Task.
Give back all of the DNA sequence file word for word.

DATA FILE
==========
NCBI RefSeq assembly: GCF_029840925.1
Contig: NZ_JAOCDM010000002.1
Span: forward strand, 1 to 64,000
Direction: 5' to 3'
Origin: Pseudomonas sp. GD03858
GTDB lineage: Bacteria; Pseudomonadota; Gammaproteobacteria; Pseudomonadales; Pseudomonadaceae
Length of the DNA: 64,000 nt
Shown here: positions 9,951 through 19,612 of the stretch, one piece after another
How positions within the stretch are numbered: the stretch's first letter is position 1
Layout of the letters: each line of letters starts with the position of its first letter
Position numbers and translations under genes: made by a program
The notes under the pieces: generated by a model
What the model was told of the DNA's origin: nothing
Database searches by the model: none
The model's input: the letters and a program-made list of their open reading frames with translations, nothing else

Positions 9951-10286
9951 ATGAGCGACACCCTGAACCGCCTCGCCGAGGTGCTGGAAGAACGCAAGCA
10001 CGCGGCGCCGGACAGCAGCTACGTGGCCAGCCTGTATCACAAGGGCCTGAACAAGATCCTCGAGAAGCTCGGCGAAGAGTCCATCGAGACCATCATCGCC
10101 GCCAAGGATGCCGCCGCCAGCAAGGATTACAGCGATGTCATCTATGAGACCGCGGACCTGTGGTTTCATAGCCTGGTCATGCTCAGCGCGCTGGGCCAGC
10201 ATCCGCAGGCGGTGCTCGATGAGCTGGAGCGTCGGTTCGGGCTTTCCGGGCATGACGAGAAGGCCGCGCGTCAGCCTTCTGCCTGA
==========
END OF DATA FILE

NCBI RefSeq assembly: GCF_029840925.1
Contig: NZ_JAOCDM010000002.1
Span: forward strand, 1 to 64,000
Direction: 5' to 3'
Origin: Pseudomonas sp. GD03858
GTDB lineage: Bacteria; Pseudomonadota; Gammaproteobacteria; Pseudomonadales; Pseudomonadaceae
Length of the DNA: 64,000 nt
Shown here: positions 9,951 through 19,612 of the stretch, one piece after another
How positions within the stretch are numbered: the stretch's first letter is position 1
Layout of the letters: each line of letters starts with the position of its first letter
Position numbers and translations under genes: made by a program
The notes under the pieces: generated by a model
What the model was told of the DNA's origin: nothing
Database searches by the model: none
The model's input: the letters and a program-made list of their open reading frames with translations, nothing else

Positions 9951-10286
9951 ATGAGCGACACCCTGAACCGCCTCGCCGAGGTGCTGGAAGAACGCAAGCA
10001 CGCGGCGCCGGACAGCAGCTACGTGGCCAGCCTGTATCACAAGGGCCTGAACAAGATCCTCGAGAAGCTCGGCGAAGAGTCCATCGAGACCATCATCGCC
10101 GCCAAGGATGCCGCCGCCAGCAAGGATTACAGCGATGTCATCTATGAGACCGCGGACCTGTGGTTTCATAGCCTGGTCATGCTCAGCGCGCTGGGCCAGC
10201 ATCCGCAGGCGGTGCTCGATGAGCTGGAGCGTCGGTTCGGGCTTTCCGGGCATGACGAGAAGGCCGCGCGTCAGCCTTCTGCCTGA